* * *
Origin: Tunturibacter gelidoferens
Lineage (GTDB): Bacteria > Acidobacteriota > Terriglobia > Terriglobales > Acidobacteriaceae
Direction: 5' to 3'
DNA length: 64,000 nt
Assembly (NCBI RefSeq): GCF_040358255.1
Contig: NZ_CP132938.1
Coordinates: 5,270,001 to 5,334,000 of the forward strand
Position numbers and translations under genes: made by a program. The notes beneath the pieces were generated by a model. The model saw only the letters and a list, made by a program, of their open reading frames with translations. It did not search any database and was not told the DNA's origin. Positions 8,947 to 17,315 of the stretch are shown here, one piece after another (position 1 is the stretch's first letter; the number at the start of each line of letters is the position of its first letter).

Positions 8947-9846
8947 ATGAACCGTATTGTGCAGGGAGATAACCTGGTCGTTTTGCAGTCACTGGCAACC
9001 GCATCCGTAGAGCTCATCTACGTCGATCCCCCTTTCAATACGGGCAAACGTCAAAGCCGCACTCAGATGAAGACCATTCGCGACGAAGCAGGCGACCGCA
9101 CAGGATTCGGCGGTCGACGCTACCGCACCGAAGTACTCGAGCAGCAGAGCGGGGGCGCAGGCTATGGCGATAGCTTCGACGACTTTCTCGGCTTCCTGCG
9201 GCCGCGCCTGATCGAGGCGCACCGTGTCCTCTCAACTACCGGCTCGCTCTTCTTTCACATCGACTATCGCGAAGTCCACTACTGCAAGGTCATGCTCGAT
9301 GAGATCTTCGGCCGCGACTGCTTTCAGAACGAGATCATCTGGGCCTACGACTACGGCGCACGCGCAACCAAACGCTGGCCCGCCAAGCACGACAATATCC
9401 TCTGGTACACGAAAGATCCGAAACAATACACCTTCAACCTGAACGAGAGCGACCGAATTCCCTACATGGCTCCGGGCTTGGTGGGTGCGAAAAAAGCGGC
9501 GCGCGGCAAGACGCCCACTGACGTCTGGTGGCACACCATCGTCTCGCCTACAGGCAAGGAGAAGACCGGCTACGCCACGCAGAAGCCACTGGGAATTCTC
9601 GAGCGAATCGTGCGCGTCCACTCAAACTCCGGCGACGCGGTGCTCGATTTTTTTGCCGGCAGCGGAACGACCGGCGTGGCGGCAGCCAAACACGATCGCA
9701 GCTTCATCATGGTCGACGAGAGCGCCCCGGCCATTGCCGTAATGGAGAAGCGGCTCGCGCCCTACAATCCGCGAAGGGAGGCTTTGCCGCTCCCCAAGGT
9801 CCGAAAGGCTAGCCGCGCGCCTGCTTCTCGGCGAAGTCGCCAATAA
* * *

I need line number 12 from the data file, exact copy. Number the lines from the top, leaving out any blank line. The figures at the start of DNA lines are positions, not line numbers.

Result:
9101 CAGGATTCGGCGGTCGACGCTACCGCACCGAAGTACTCGAGCAGCAGAGCGGGGGCGCAGGCTATGGCGATAGCTTCGACGACTTTCTCGGCTTCCTGCG